Australian Motorcycle MemorialsWednesday, 16 December 2020
▲ Locked down in Australia I’ve been going through my old photo collections – like my recent posting on photos of statues. I came across this one that a motorcycle racing friend took in England in 1965. The motorcycle is a tiny 50cc twin cylinder Bridgestone, much better known for their tyres Bridgestone did make motorcycles at one time and had a brief (and unsuccessful) go at international racing. The rider working on the machine is Australian Jack Findlay and although he was never a world champion he did finish second to Giacomo Agostini in 1968 and his wins included at the Isle of Man Tourist Trophy in 1973.
◄ In that romantic era many riders made a living from weekend to weekend, race to race around Europe as part of the ‘Continental Circus.’ Findlay played a key role as a successful ‘privateer’ and featured in the French film Continental Circus – Hendrix had a guitar, Findlay had a motorcycle according to the film poster.
After he retired Findlay lived in France – he was fluent in French and Italian – working as the Grand Prix technical director of the Fédération Internationale de Motocyclisme. Although he didn’t return to Australia there’s a statue of Jack Findlay, on his motorcycle, in the Victorian town of Mooroopna where he was born. It’s just down the road from Shepparton, which I visited earlier this year. If I’d known about the Findlay connection at the time I’d have diverted to check his memorial.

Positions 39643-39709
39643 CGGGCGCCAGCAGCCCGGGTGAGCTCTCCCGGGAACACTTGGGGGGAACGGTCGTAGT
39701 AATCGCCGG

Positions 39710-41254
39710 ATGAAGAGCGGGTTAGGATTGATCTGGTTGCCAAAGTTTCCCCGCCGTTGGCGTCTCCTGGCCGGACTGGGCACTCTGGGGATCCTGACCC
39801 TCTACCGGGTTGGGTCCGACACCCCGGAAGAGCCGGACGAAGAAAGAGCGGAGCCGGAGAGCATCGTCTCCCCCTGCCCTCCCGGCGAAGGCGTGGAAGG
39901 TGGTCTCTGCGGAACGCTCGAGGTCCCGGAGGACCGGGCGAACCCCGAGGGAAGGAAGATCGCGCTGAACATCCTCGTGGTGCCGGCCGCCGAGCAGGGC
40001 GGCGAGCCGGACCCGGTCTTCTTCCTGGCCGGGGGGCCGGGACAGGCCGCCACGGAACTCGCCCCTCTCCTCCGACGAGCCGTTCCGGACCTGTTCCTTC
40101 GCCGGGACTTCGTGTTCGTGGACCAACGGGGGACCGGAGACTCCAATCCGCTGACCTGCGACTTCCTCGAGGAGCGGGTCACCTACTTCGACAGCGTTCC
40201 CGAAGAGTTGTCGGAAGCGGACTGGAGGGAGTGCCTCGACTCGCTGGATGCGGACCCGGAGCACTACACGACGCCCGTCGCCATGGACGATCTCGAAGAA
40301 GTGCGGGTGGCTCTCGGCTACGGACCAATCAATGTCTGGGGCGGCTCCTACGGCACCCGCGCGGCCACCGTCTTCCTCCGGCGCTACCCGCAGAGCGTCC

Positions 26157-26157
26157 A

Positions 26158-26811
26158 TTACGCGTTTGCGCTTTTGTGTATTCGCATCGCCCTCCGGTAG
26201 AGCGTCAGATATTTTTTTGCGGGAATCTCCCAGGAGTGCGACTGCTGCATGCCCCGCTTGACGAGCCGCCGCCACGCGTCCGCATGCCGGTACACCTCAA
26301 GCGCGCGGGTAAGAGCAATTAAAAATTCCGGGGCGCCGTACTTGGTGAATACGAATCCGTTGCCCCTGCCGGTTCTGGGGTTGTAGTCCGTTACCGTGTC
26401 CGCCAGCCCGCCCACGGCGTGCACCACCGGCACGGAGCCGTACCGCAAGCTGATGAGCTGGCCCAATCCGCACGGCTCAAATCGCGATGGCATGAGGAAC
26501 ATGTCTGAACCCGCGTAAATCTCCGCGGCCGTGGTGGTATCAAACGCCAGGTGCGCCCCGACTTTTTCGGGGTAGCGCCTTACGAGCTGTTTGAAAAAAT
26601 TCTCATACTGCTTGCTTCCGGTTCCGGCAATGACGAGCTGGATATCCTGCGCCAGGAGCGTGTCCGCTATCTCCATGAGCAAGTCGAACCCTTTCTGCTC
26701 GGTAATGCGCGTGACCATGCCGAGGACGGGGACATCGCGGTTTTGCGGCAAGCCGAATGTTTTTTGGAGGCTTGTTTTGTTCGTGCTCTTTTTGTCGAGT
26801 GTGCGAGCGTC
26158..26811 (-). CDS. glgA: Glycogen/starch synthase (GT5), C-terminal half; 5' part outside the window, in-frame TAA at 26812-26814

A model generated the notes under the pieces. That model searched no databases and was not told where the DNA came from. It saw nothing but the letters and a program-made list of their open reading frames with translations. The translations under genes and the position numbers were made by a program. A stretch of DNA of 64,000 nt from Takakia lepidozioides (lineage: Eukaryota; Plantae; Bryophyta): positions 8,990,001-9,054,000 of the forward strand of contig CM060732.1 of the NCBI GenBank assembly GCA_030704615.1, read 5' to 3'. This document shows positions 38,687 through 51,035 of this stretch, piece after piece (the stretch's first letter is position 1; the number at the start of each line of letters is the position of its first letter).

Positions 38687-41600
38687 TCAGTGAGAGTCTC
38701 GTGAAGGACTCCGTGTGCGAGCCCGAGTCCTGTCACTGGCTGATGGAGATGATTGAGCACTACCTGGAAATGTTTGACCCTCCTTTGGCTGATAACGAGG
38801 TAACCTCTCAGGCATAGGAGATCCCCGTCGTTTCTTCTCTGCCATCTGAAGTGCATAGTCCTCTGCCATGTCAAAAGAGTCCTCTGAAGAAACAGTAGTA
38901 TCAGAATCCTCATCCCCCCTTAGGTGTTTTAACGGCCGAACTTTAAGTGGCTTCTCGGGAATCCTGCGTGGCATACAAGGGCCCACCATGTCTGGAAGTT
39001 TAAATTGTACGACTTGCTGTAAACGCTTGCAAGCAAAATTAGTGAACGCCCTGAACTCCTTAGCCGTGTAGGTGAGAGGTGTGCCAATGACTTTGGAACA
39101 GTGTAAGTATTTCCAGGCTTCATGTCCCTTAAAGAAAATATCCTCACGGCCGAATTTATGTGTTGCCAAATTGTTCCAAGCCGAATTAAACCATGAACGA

▲ Only one other Australian motorcyclist has a public memorial and that’s just down the road from me in Melbourne. Harold Parsons is definitely not a well-known name today, but his funeral in 1921 drew a crowd of over a thousand people with a guard of honour of 100 motorcyclists. He’d won many races and set many speed records which had attracted considerable attention before a collision with a horse ended his life.
His records including speeding from Sydney to Melbourne in 20 hours 58 minutes and then from Melbourne to Adelaide in 19 hours 20 minutes. Today Google Maps suggests Melbourne-Adelaide should take 8 hours 1 minute without breaking any speed limits, but then the drive today doesn’t require crossing flooded creeks and following dirt tracks.
▲ The Parsons memorial stands just off Punt Rd (the most unpopular road in Melbourne for its congestion and traffic) and right across Wellington Parade from Yarra Park School. Born in 1893 Parsons went to the school at the turn of the 20th century and lived nearby. Who also went to Yarra Park School? Well over 80 years later my daughter Tashi, I used to ride to the school every morning, with Tashi perched on the back of my bicycle, and then circle back a couple of hundred metres to the Lonely Planet office in Richmond. The school closed in 1986, Richmond – once known as ‘struggletown’ – was moving upmarket and there were no longer enough schoolchildren to keep it open. Today it has been converted to apartments.